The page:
BEVERLY HILLS, CALIF. — Actor Ben Daniels ignored the old actor’s axiom – never share the screen with an animal – when he co-starred with a leopard.
The crew and director were locked in a cage while Daniels wrestled, cuddled and coddled a live leopard on the set for 18 months for the film “Passion in the Desert.”
“A large part of it is just myself and the cat with no dialogue,” the British actor recalls. “But I’ve always been really interested in transforming myself physically. Sometimes you can really, really do that because this man turns into a cat. He copies her, lies with her, and falls in love with her. He goes from this uptight soldier to this wild, sort of feline man, and then back into a soldier again. So it was difficult because I was always working with the cat, and she could’ve killed me,” he says over the din in a restaurant here.
And while Daniels insists he does not believe in fate, it was destiny that brought him into the lion’s den, so to speak.
When the script for the film arrived, his friend told him, “You have to flip a coin and you have to go with the answer on the coin.”
“I said it’s not about me, it’s about the CAT. She said, ‘Flip a coin and go with the answer of the coin.’ And the coin said I wouldn’t be savaged. So always in the back of my head – it’s so ridiculous – I thought, ‘Well, the coin said!’”
It was a lucky coincidence, too, that Daniels made it into the prestigious London Academy of Music and Dramatic Arts. “I was 17 when I auditioned and I traveled with a friend of mine. They’d given him a recall, and they felt sorry for me because I was going to be with him for the rest of the day in London, and I wouldn’t have had a recall.
“So they gave me a recall as well – just because they felt bad for me. Then I got in, and my friend didn’t. But he got in a couple of years later,” says Daniels who’s wearing a navy blue suit and white shirt with brown buttons, his blond hair in spiky peaks around his face.
Probably none of that was as formidable for Daniels as pretending to be the demanding artistic director of a ballet company as he does in Starz’s graphic “Flesh and Bone.” “I knew nothing about ballet,” he shrugs, raising his hands, palms up.
“At drama school I had a teacher who would say, ‘Darling, if there’s anything in the script that you can’t do, just lie. Just say, ‘Yes, I can do it!’ So this script came and for five minutes I thought, ‘I could lie.’ But when I met with (the producers) I said, ‘Well, I can do yoga.’ They said, ‘We can work with that.’”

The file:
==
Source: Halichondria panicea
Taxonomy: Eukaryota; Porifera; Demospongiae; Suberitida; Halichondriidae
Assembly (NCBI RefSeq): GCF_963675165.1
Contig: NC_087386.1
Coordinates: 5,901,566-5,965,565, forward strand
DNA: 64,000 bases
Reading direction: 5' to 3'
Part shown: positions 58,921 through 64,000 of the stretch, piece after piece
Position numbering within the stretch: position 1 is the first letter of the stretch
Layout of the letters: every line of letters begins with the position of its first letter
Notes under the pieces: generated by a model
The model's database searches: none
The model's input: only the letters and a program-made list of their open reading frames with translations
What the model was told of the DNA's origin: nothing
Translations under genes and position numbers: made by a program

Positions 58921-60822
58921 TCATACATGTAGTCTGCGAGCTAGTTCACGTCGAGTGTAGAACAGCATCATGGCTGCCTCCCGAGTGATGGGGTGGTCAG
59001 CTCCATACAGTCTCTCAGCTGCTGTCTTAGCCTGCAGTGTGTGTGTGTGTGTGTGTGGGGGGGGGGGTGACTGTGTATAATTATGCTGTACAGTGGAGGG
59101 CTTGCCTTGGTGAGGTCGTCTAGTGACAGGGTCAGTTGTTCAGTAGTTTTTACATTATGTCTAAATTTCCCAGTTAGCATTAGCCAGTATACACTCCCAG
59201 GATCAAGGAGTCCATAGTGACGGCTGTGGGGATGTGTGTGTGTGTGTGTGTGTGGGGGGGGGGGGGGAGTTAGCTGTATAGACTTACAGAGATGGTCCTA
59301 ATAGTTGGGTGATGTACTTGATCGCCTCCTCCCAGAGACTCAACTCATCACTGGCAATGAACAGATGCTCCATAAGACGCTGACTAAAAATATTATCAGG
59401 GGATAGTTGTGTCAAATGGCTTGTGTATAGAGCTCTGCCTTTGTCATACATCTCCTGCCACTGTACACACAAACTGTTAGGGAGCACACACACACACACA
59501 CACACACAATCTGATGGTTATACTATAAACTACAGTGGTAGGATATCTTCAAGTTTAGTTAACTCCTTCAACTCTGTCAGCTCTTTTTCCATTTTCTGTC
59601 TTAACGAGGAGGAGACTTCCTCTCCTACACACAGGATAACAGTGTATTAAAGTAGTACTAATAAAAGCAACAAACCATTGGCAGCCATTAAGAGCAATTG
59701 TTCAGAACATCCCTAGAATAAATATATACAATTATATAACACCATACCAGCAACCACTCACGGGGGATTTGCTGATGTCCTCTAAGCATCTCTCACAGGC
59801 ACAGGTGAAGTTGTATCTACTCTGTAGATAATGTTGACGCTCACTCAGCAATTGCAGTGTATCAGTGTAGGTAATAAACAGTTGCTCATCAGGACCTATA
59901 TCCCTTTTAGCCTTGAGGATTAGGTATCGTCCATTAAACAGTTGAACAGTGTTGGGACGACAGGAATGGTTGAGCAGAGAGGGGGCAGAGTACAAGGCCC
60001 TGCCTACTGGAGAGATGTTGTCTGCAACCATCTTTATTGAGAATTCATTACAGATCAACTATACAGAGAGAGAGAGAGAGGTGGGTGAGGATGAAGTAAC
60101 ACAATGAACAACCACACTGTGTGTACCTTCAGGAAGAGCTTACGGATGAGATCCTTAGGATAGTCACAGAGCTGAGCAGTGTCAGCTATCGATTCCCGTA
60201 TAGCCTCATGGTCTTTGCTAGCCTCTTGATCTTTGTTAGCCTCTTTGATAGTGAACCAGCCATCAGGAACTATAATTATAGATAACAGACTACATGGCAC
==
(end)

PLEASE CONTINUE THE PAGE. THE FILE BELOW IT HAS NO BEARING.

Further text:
“This was a big challenge for me to stand in that room and look like I could’ve danced because (the character) was a huge ballet star, a principal dancer who’s suffered a career-ending injury,” says Daniels, who does it with a flawless American accent.
After all that derring-do it’s surprising to hear that Daniels suffered from a “crippling shyness” when he was a kid. “I was an incredibly shy child, and so I had no voice really and acting gave me a voice. It terrified me at the same time to get up in front of people as a shy child. To get up in front of people as a shy child with someone else’s words, I found very liberating. I could lose myself completely. When I first got up and did it properly was when I did it at school when I was 12.”
The school boasted a new drama studio. “And I loved it,” he exhales. “It was dark and they turned the light on, and we started reading Greek tragedy – which is quite heavy. And I just loved it. I absolutely loved it. And everybody else hated it.”
That childhood trepidation still sneaks into his life. “It will rear its head if I’m feeling low or tired or if I find myself in a situation where I feel like we all do, you feel like that 12-year-old,” he says. “But being so shy as a child made me watch. And that’s invaluable. That’s what actors do. It’s about observing and using that to form characters that you play.”
Daniels ignores another old saw that says two actors can’t live together in harmony. He and actor Ian Gelder have been partners for 22 years. Daniels says two actors sharing a life works out very well for them. “There is an age gap so we’re not up for the same parts,” he smiles.